As a child, there’s nothing like time at the playground. It’s a place for imagination to flow as you fly free on the swings, daringly climb to the top of the monkey bars, and see who can get the other to fall first on the teeter totter by abruptly jumping ship, followed up with belly laughs! I still walk near that park practically daily and am simply mindful of the memories, laughs, and even tears from falling atop the bars only to climb back up, renewed and ready to go, a sense of resiliency learned at a young age.
In our day, parents never knew much of what we were doing on the playground, or so we thought. We went unsupervised, not because we had bad parents, there just wasn’t a need for supervision. It was ingrained in us, growing up in a small town, there was always someone watching, someone who would take care or relay the message if need be. There was a lived reality and belief where we looked out for one another and we weren’t the center of the world; there were others sharing this space with us. Of course, there are negative connotations as we can assess it from an adult perspective, as if someone was ready to pounce on us if there was an issue, but I suppose as a child it’s a healthy fear to have, always knowing there was a line not to cross.
At times it still feels like I live on this proverbial playground. It appears, at times, like we’ve gone amuck and the adults have left us to ourselves, not even wanting to supervise, as if orphans in an unknown world. Now, though, we don’t know where the lines are and no one seems to care whether we’re hurting ourselves or each other, it’s practically each man and woman for him or her-self. It’s as we like to say, the “inmates are running the asylum.” It’s no longer about flying free, without a care in the world, swinging back and forth, but rather pushing each other off, mid-air, to see who we can hurt the most. It isn’t about the fun of climbing the bars, but rather stepping on one another to assume the place of power to lord it over others, all while the park begins to fade and turn into shambles, as if the memories of a war had faded but the scars remain and are always reminding us what we have lost without a sense of moving forward.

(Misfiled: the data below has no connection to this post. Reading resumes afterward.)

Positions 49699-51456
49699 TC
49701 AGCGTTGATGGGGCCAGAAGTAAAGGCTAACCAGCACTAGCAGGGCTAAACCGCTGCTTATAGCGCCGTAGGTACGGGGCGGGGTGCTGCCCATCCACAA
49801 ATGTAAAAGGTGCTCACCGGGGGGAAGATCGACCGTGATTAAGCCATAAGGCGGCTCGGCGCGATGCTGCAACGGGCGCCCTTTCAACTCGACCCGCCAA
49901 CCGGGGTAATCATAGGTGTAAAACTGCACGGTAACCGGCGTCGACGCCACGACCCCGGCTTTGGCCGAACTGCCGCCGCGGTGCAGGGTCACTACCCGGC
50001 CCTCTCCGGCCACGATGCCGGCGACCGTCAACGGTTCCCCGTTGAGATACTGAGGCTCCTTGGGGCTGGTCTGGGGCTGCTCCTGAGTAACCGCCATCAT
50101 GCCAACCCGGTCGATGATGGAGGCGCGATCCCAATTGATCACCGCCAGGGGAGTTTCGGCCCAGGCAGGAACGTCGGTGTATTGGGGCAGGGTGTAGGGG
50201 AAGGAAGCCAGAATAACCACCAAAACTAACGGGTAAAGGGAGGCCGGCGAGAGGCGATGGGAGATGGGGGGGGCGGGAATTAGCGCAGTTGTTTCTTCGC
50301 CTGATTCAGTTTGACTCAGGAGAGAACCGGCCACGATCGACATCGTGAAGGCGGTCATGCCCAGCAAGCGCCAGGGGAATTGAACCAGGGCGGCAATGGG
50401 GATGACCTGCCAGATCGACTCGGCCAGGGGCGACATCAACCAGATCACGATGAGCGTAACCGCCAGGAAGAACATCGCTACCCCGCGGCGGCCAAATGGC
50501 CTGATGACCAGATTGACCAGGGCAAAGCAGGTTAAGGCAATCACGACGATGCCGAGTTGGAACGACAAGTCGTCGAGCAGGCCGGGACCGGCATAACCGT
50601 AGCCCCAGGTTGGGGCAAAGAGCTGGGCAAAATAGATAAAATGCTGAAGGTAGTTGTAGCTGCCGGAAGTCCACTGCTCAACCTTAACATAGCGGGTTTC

The silence, as you walk through, may be the one redeeming quality. As the children in charge continue to fight with one another, competing, lording, and most especially, simply surviving, it’s in the silence where you begin to cry at the reality, letting go of a world which once was and yet with some fear of what unfolds before the eyes. Is it me who’s crazy? Why do I want to remain disengaged from it all? Why don’t I see the point in what they’re fighting over and trying too hard to hold onto? It seems rather pointless. All this while the world around seemingly speeds up its deterioration. Is it our own inability to accept reality? Is it our desire to hold onto memories with the fear of losing all that mattered? I don’t know.
It seems, the one place where as kids we were able to escape, the playground, has been all but shattered. Rust covers the bars, swings empty, police tape closing it off as if criminal to play and imagine in a time when kids need it the most, overgrown grass, dilapidated basketball courts, often used as a roller-skating rink back in the day. Now, the wonder seems all but lost. There seems to be a lost sense of the other, the looking out for one another, while the world burns around us. Will there ever be a day when we recognize the other as ourselves? Will there ever be a day, again, when it’s not all about me, my wants, my rights, and to recognize we’re given one chance at this life and there’s more than just me, a day when we help the other climb rather than step on them to get ahead of them in order to get my way?